SPORTS
July 26, 1991
BASEBALL (NL)* Chicago Cubs -- Placed Dave Smith (pitcher) on the 15-day disabled list, retroactive to July 23. Recalled Dave Pavlas (pitcher) from Iowa of the American Association. Sent Laddie Renfroe (pitcher) to Iowa.* Cincinnati Reds -- Activated Jose Rijo (pitcher) from the 15-day disabled list. Optioned Freddie Benavides (outfielder) to Nashville of the American Association.* San Francisco Giants -- Called up Bryan Hickerson (pitcher) from Phoenix of the Pacific Coast League. Optioned Greg Litton (infielder)
NEWS
January 19, 2007
Pilot who crashed helicopter is charged A pilot who crashed-landed a helicopter at the port of Baltimore in November was charged yesterday with two counts of reckless endangerment and several drug offenses, according to Maryland Transportation Authority police. Medical tests showed that the pilot, Kenneth Trivett, 34, of Fredericksburg, Va., was using an opiate-based drug while he was flying, said Cpl. Jonathan Green, a spokesman for the police. Officers who searched the damaged helicopter said they found a small toiletries bag containing methamphetamine, amphetamines and oxycodone.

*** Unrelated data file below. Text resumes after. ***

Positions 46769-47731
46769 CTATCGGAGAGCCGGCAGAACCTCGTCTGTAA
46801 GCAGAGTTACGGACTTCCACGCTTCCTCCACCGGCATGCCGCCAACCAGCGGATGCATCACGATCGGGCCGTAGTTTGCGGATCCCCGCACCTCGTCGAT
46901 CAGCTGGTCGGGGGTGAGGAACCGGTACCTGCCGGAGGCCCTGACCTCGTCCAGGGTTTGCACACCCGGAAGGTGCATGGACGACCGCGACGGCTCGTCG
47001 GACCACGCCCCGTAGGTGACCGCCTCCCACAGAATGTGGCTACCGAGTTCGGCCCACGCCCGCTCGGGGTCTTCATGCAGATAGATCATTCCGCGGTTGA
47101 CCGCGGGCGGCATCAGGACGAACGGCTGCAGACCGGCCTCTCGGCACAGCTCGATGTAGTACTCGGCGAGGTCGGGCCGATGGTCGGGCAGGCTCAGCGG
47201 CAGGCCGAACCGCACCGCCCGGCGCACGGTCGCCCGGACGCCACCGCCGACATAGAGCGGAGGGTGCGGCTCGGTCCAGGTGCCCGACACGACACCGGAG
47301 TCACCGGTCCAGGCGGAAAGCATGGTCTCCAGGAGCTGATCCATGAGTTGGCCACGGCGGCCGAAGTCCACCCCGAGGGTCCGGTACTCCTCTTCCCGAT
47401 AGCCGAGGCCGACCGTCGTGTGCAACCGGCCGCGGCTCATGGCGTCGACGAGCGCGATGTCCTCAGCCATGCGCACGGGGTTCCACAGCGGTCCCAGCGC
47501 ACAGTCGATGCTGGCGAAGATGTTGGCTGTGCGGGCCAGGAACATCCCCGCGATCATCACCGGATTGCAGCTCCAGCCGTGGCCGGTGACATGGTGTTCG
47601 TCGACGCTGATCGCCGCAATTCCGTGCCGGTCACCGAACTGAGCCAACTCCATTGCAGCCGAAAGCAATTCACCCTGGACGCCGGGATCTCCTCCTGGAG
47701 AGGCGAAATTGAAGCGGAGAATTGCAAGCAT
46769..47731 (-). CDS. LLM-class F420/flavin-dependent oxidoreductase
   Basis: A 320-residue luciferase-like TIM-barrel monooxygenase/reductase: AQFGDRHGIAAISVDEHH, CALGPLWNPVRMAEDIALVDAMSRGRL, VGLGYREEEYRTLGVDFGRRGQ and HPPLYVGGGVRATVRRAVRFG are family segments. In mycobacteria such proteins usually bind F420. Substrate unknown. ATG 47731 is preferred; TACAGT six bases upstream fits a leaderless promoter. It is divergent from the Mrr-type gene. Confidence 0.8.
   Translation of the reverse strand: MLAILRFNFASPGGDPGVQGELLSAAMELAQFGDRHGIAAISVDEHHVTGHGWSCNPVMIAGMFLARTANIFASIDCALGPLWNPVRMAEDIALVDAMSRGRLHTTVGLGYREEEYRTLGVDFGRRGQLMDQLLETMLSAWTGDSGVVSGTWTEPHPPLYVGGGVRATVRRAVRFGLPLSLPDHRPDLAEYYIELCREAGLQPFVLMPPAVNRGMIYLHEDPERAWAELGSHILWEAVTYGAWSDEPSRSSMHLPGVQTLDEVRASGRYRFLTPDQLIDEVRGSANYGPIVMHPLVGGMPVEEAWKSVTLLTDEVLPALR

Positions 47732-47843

FEATURES
By Amy Davis | July 2, 1995
Gettysburg, Pa. -- Consider this: You're standing at the crossroads of the Civil War, and you want to inspire tourists to imagine how 35 square miles in this tranquil Pennsylvania countryside were the stage for a three-day inferno of smoke and death with casualties that numbered about 51,000.As a rookie guide and history fan, you know that the Battle of Gettysburg, 132 years ago this weekend, was the turning point of the war and its bloodiest fight, costing Robert E. Lee more than a third of his men. But acquiring such knowledge is the easy part; you must learn to spin it into compelling narratives, find clever ways to captivate your audience -- and maybe even invent some historical jokes.
FEATURES
By Rob Hiaasen | January 30, 1994
Former boxer has a good right, and an eye for antiquesFrom years of boxing, the top of Archie Hickerson's right hand looks as if another hand had melted onto it. At rest, his fingers fan out unnaturally. The skin feels like a tea-colored hide. There's no firm in his handshake."Taped my hands too tight," mumbles Mr. Hickerson, 75.In the 1930s and '40s, he was a welterweight fighter nicknamed "The Tampa Kid." Mr. Hickerson had a pencil-thin mustache and a good right hand. No title fights, but he kept high company.